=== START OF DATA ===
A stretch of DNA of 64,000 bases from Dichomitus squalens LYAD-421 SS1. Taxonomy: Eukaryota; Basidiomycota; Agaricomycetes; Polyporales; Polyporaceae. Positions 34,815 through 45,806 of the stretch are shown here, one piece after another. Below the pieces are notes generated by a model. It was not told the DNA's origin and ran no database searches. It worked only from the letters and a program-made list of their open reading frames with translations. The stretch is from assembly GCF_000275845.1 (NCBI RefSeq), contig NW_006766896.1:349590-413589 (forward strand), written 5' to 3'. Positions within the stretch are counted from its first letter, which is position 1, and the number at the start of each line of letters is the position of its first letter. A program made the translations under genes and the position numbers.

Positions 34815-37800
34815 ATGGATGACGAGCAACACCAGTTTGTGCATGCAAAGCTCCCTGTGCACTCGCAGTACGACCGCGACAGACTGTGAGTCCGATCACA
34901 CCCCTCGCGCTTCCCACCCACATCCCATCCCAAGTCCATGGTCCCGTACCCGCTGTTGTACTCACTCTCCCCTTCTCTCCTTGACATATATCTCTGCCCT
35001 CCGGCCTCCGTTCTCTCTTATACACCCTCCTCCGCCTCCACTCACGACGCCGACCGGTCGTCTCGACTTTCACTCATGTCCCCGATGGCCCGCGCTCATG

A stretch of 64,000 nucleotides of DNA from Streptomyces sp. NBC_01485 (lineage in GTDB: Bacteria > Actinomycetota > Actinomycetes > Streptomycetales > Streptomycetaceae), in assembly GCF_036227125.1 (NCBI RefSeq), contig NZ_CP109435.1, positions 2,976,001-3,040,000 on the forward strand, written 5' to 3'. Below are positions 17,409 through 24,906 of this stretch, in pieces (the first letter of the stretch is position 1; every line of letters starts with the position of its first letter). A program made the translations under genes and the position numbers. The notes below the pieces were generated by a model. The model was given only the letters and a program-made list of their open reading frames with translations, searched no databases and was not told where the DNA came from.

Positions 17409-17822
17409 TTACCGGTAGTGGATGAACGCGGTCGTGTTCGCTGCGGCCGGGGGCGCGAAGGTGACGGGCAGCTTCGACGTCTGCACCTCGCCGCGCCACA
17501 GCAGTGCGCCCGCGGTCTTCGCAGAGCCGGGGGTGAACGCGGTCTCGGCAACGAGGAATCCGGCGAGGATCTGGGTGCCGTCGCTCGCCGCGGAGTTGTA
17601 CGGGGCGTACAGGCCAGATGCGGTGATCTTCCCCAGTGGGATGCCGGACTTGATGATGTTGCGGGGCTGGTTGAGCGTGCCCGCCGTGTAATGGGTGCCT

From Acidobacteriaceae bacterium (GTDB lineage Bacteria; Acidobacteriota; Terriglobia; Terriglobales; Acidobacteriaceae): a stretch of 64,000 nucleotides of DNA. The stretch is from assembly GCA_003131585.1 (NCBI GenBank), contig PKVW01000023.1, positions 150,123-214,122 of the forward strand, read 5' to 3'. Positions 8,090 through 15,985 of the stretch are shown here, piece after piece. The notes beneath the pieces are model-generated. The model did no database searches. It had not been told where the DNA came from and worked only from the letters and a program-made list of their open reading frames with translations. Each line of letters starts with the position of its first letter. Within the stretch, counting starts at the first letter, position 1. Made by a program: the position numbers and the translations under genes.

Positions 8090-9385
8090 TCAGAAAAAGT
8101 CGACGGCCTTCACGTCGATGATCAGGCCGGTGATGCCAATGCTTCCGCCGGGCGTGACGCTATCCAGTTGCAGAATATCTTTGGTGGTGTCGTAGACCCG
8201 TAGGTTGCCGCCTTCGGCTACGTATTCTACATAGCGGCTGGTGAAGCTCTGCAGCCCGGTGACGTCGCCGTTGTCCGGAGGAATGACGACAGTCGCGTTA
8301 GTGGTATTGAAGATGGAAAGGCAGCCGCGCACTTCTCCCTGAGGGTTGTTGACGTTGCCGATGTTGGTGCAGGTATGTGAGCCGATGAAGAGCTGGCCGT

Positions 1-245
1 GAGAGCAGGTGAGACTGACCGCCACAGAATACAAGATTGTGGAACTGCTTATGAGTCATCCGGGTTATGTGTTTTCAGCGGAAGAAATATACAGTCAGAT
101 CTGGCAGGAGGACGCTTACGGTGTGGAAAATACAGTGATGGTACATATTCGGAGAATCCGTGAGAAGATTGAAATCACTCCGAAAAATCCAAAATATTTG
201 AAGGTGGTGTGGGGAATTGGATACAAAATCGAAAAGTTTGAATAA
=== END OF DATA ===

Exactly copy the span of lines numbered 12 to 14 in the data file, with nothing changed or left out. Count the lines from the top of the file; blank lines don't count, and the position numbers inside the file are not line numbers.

Positions 8090-9385
8090 TCAGAAAAAGT
8101 CGACGGCCTTCACGTCGATGATCAGGCCGGTGATGCCAATGCTTCCGCCGGGCGTGACGCTATCCAGTTGCAGAATATCTTTGGTGGTGTCGTAGACCCG